I suggest that for the "communion hymns," ie., the hymns sung by the congregation during the Holy Communion at Mass, that it would be appropriate and make the most sense to sing hymns that are actually communion hymns, ie., hymns about and in praise of the Blessed Sacrament.  Seems logical enough.  And it's not as though we suffer from a lack of such hymns in our language.  There is even a whole section of hymns in Lutheran Service Book devoted specifically to this subject.  Several of them are actually worthy of being used in the Church.

And yet, in my experience in Lutheran churches it is virtually never the case that the hymns during Communion are reserved for singing about the venerable Eucharist.  It seems far more common for the communion time to be peppered with hymns directed or loosely about the sermon theme of the day, or hymns of praise, or hymns on the doctrine of justification, or a combination of the above.  Pastors who are slightly more eucharistically conscious will throw in maybe one eucharistic hymn, maybe two, usually just one.  At my own parish it seems to be usually the second hymn at communion.  I attended Mass recently at another church where there was not one eucharistic hymn; all the hymns during Communion dealt with the theme of the day.  This is not to pick on any one congregation or pastor, for it seems to be a matter, rather, of the current culture of our church. 

I challenge the reader, both lay and clergy, to take this as an opportunity to think on this issue.  And then think some more.  I know it is longstanding custom to sing a very limited number of eucharistic hymns, if any, during the celebration of the Eucharist.  But ponder what is going on.  Meditate upon the holy mystery that is taking place during that time.  The tradition of the Church has given us some great hymns for this purpose.  If we end up singing them more often than we have been accustomed to singing them, the awful consequence will be that we will actually get to know them better.  They will come to occupy a deeper place in our hearts.  And they will prove to be a great aid to our devotion and worship.  They would help make of that moment more than the utilitarian "distribution" time, for we might actually, as a church, come to see that time as a Holy Communion with Christ our Immanuel, our Eucharistic Lord.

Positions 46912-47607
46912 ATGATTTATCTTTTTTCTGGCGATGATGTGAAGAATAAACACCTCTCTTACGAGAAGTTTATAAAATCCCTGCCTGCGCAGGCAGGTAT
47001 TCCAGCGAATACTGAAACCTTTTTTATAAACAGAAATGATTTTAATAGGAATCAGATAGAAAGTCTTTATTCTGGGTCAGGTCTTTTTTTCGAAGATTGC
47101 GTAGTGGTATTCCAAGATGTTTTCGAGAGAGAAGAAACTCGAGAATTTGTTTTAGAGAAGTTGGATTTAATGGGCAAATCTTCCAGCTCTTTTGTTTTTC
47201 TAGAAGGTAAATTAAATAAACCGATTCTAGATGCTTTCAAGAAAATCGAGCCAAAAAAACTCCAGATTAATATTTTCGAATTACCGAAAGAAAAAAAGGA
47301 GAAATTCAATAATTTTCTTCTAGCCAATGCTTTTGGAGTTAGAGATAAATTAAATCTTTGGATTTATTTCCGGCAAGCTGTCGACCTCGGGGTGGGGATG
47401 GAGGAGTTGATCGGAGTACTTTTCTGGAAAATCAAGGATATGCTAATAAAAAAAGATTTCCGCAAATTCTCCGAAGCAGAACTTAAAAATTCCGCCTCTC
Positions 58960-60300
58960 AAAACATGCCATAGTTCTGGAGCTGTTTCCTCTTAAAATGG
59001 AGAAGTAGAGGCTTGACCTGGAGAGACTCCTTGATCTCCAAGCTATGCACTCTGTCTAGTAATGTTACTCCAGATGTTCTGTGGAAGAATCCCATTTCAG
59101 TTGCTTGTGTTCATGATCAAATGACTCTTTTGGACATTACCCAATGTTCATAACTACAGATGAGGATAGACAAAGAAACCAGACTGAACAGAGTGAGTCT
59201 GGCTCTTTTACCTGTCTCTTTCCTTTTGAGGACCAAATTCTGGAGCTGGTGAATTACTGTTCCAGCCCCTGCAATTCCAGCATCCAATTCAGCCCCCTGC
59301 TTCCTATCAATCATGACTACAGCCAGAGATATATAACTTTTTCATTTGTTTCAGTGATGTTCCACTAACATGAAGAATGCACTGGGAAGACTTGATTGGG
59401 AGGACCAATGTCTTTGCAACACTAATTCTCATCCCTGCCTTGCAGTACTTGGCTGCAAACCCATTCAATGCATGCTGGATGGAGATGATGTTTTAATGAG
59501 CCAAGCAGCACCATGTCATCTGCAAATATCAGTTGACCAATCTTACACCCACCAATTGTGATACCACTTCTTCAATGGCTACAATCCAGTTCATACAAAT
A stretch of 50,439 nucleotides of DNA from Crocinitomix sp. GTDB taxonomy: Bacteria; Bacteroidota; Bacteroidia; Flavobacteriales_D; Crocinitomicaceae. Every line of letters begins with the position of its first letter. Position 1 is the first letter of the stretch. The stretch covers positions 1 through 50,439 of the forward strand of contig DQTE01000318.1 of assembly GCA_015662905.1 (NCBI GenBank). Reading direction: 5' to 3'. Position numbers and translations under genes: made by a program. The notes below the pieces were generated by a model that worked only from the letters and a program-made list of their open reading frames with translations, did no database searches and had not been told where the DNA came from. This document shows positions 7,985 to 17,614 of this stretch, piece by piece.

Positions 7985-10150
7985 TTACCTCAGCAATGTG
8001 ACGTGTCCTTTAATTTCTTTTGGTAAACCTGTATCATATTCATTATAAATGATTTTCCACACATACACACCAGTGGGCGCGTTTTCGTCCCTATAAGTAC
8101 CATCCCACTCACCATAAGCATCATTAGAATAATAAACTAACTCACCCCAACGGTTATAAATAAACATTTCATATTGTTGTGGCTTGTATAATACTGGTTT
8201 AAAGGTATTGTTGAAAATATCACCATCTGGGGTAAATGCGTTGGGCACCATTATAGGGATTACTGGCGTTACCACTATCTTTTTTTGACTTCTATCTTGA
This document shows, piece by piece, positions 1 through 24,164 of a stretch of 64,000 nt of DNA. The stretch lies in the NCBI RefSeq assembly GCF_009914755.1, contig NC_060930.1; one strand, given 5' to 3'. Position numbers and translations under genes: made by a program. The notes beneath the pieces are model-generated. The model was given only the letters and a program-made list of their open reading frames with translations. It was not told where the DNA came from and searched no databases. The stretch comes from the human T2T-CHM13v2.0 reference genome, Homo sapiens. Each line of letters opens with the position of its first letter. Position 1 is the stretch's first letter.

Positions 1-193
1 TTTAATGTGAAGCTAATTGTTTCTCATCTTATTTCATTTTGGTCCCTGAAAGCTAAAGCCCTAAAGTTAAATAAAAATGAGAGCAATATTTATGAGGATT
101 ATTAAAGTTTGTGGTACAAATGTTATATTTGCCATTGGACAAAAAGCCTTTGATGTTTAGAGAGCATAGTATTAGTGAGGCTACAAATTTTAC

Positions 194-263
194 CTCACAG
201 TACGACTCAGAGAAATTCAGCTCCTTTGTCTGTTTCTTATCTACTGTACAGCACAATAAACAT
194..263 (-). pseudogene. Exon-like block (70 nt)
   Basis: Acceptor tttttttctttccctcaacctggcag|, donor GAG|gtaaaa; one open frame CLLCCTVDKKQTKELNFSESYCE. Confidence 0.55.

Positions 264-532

Lulu coupon for dec 18th

If you purchase a book today at Lulu.com, enter this code at checkout:

  
18DEC

  
and you will get 15% off today's order.

Consider these titles:

Saturday, December 17, 2011

Lulu coupon for Dec 17th

If you make a purchase today at Lulu, use this code at checkout:

17DEC

and you will get free ground shipping.

Among the many things you can find at LULU.com, let me highlight a few books which I recommend for your consideration.

Lord, Teach Us To Pray.
This is a Lutheran prayer book, with several essential prayers and devotions for the young, for the family, and really for anyone.  You can get it three ways. (Click below for links.)
hardcover
paperback
digital download

The Essential Lutheran Prayer Book
This is like the one above, but also have a lot of prayer in Latin as well as English.  Excellent for students, and all who want to learn many of our prayers in Latin.  This book comes in three designs:
1. Black

hardcover
paperback
digital download

2. White

hardcover
paperback
digital download

3. with a photo of the sunrise (taken at Milwaukee's lakefront in November of last year)

hardcover
paperback
digital download

Arabic Christmas hymn

http://www.youtube.com/watch?v=MvjiVam2HO4

Sunday, December 4, 2011

a thought on the page shuffling church

It is to engage in a silly euphemism to refer to the guitar, amp, and drum-set led worship of some churches as "diverse worship."  The present reflection, however, is not about those churches.  Rather, I suggest that where the term "diverse worship" might just as well fit is in the many churches, school chapels, etc., where the prevailing practice is to make use of the diversity of mass forms within the same book, and in today's LC-MS that tends to mean the much hyped Lutheran Service Book.